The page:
NJ TRANSIT & COVID-19: Your Ride To Recovery
If you need to take transit, we want to be there for you. To stay ahead of ridership and keep transit safe, we are focused on scaling up service in line with statewide recovery efforts, and in close collaboration with our regional partners, including MTA, PATH, SEPTA, and Amtrak.
Restoring service will be a shared effort among NJ TRANSIT, our customers and employers. Below, you will find information not only about our plans and the safeguards NJ TRANSIT has put in place to support the recovery, but also the actions you can take as a NJ TRANSIT customer to ensure the safest possible experience for you and your fellow riders.
What We Are Doing
Our highest priority is the health and safety of customers and employees. To do that while restoring service, we have developed a set of NJ TRANSIT Recovery Guidelines that you can read or download here.
You can continue to find additional information about our protective measures here.
Service Recovery Status
NJ TRANSIT is committed to monitoring ridership across our system in order to safely align service to meet returning demand across bus, rail, light-rail and ACCESS LINK during our region's recovery. To inform our operational decisions as we prepare for our customers’ return, we have been actively leveraging data, tools, and regional information sources to monitor and identify projected trends in ridership and customer behavior. This comprehensive trend analysis will continue throughout the recovery period to ensure our recovery plans will remain flexible, responsive, and data-driven.
Throughout our recovery, NJ TRANSIT service levels will be guided by the latest health recommendations and policies. NJ TRANSIT will continue to monitor ridership to manage capacity in accordance with the Governor’s Executive Orders 125 and 165.
- BUS: NJ TRANSIT has resumed full bus service, system-wide, and is monitoring ridership and developments closely. Changes in service will be announced using all available communications tools, including Twitter, Facebook, Platform Screens, the NJ TRANSIT Mobile App and our Schedules page.
- RAIL: Full weekday service resumed on Monday, July 6. Changes in service will be announced using available communications tools, including Twitter, Facebook, Platform Screens, the NJ TRANSIT Mobile App, our Schedules page.
- LIGHT RAIL: Full weekday service resumed on Monday, July 6. Changes in service will be announced using available communications tools, including Twitter, Facebook, Platform Screens, the NJ TRANSIT Mobile App, our Schedules page.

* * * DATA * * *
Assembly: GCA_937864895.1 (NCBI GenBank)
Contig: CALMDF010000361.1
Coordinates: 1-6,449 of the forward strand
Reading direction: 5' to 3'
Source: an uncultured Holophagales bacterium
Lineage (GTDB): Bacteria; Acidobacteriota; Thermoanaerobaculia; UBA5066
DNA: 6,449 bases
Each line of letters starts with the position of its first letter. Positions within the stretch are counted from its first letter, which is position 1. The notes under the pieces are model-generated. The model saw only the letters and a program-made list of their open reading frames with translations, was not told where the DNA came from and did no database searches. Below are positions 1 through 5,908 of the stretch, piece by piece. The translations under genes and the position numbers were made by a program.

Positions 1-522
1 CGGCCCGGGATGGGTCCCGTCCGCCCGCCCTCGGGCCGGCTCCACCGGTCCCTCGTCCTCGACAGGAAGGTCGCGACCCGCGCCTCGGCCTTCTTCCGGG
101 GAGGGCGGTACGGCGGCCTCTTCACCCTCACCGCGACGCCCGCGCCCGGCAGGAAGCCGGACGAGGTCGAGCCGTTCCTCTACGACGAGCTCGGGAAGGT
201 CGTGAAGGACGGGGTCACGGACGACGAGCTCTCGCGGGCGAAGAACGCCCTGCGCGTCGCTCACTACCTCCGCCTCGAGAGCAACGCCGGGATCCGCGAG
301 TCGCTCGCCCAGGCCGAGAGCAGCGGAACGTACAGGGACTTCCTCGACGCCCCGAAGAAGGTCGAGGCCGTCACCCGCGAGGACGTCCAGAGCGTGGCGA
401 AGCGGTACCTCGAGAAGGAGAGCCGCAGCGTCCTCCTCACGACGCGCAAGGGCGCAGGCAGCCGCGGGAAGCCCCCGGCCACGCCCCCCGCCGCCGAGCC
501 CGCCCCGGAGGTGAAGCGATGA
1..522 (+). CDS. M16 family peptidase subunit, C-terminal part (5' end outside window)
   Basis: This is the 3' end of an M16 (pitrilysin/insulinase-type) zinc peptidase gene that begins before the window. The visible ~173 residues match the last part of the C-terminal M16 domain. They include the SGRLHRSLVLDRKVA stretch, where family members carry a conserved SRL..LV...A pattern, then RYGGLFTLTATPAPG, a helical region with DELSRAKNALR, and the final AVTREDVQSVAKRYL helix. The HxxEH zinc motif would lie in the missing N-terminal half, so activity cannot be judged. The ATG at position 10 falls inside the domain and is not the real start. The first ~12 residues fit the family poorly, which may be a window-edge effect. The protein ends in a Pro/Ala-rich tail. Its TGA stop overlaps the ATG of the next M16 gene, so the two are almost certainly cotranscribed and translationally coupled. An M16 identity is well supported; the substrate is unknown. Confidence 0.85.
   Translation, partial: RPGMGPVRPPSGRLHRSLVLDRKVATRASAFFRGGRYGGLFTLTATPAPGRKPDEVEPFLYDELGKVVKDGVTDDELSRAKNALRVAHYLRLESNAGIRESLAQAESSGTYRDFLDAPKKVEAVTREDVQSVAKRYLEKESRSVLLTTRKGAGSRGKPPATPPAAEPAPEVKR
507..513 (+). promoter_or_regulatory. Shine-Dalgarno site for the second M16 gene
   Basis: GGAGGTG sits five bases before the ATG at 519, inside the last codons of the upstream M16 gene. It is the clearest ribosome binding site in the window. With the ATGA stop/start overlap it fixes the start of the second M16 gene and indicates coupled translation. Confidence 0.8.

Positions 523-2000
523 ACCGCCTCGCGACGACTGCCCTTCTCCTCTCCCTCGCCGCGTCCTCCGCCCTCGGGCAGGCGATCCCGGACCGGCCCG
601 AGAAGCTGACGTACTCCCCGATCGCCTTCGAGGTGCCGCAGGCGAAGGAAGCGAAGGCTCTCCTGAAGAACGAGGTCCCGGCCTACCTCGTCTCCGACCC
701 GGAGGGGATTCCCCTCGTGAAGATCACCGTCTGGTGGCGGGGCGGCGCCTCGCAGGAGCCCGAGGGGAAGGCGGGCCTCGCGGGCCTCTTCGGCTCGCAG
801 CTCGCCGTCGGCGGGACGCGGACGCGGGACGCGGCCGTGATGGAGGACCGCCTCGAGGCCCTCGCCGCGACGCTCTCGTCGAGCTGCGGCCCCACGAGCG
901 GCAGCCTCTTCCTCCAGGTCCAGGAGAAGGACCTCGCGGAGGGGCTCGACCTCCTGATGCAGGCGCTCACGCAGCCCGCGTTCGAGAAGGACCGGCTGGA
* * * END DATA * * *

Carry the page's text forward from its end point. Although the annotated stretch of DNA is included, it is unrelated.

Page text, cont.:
- ACCESS LINK: NJ TRANSIT continues to operate full service, and customers may find the latest updates at accesslink.njtransit.com.
You can find the latest, up-to-date schedule information here.
What You Can Do
Protect Yourself and Others
Please do your part to keep transit as safe as possible, and help stop the spread. Protect yourself and others when you ride. Stay home if you feel unwell. We’re all in this together!
Wear Your Face Covering
Per Governor Murphy’s Executive Order 125, face coverings are required on NJ TRANSIT, unless you have a medical reason that prevents you from wearing a mask. Your face covering protects your fellow passengers and crew, and theirs help protect you.
Stay on the Right Side
While using doorways, stairways, escalators, and tunnels, keep to the right side. This will help you and your fellow customers stay separated and protected.
Keep Your Distance
Decals placed on platforms help you stay six feet apart from your fellow customers while waiting for buses and trains.
Wash Your Hands and Avoid Hand-to-Hand Contact
Wash your hands with soap and water for at least 20 seconds, and avoid hand-to-hand contact. For example, if you are using a paper ticket on a train, your conductor will ask you to tear a notch in your ticket to indicate that it has been used. If you are transferring to complete your trip, keep your current ticket for onward travel, as it shows your ultimate destination.
Practice Proper PPE Disposal
Please use trash receptacles to discard used face coverings and gloves. Proper disposal of protective equipment is a matter of public health: it helps slow the spread of COVID-19!